For the first time, 50 women graduated from Iraq's police officer training academy yesterday, alongside 1,050 male peers. Prior to a change in the Iraqi government's rules earlier this year, women were barred from joining the elite officer's corps and were instead only allowed access to low-level police jobs like directing traffic or searching women at checkpoints, according to the Pittsburgh Post-Gazette.
Graduating First Lieutenant Farah Hameed told the New York Times that especially in investigating crimes like sexual abuse and rape, women police officers are more likely to be effective than men. "Everyone says men are able to do everything, but that's not true...In investigations, especially with women, women use their compassion with victims to get them to answer questions clearly," she said.
"Some people have a view of Iraqi women that for them to join the police academy is a shame," graduating First Lieutenant Alla Nozad Falih told the New York Times. Many of the women graduates received threats from men in their communities while they completed training. Despite these threats, Lieutenant Falih said, "It's been my desire since I was a kid to be a police officer, and now I am one...We are proud to be officers, and we encourage other women to be officers because it's a great job."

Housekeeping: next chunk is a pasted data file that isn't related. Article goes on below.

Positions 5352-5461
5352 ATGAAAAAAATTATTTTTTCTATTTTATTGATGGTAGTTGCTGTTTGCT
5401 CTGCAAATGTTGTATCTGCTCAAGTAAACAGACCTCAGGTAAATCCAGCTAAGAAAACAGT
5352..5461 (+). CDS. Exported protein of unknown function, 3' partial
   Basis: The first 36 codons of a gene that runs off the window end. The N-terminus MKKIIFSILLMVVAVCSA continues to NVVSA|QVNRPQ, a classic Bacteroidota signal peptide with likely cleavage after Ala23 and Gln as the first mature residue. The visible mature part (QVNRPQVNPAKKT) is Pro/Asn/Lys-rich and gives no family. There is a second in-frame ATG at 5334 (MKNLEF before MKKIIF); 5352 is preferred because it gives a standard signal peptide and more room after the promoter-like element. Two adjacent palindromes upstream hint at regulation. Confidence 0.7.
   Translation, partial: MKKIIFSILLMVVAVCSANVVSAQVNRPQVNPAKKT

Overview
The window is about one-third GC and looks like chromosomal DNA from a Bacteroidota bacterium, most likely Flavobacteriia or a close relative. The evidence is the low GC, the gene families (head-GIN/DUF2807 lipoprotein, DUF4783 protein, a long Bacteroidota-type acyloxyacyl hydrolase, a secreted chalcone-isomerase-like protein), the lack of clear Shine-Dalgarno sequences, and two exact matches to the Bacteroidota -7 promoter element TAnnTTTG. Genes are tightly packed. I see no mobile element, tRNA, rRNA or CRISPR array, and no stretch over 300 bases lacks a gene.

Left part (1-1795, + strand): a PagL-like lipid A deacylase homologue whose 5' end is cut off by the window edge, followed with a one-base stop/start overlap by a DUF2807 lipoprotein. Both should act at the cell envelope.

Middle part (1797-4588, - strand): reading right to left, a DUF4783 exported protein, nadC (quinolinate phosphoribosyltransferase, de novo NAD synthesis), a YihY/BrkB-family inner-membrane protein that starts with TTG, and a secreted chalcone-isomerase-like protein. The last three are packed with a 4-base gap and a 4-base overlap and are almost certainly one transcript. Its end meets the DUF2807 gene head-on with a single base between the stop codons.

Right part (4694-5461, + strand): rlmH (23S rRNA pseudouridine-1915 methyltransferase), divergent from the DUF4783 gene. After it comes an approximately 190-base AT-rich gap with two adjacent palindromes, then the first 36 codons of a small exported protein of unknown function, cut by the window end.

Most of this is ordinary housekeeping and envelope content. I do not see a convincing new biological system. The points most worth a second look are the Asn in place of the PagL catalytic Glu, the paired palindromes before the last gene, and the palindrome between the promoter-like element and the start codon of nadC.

Media Resources: Pittsburgh Post-Gazette 11/10/09; New York Times 11/9/09
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Alinejad's Facebook page, "My Stealthy Freedom," has gained international attention and more than 700,000 followers by posting pictures of Iranian women without the hijab. . . .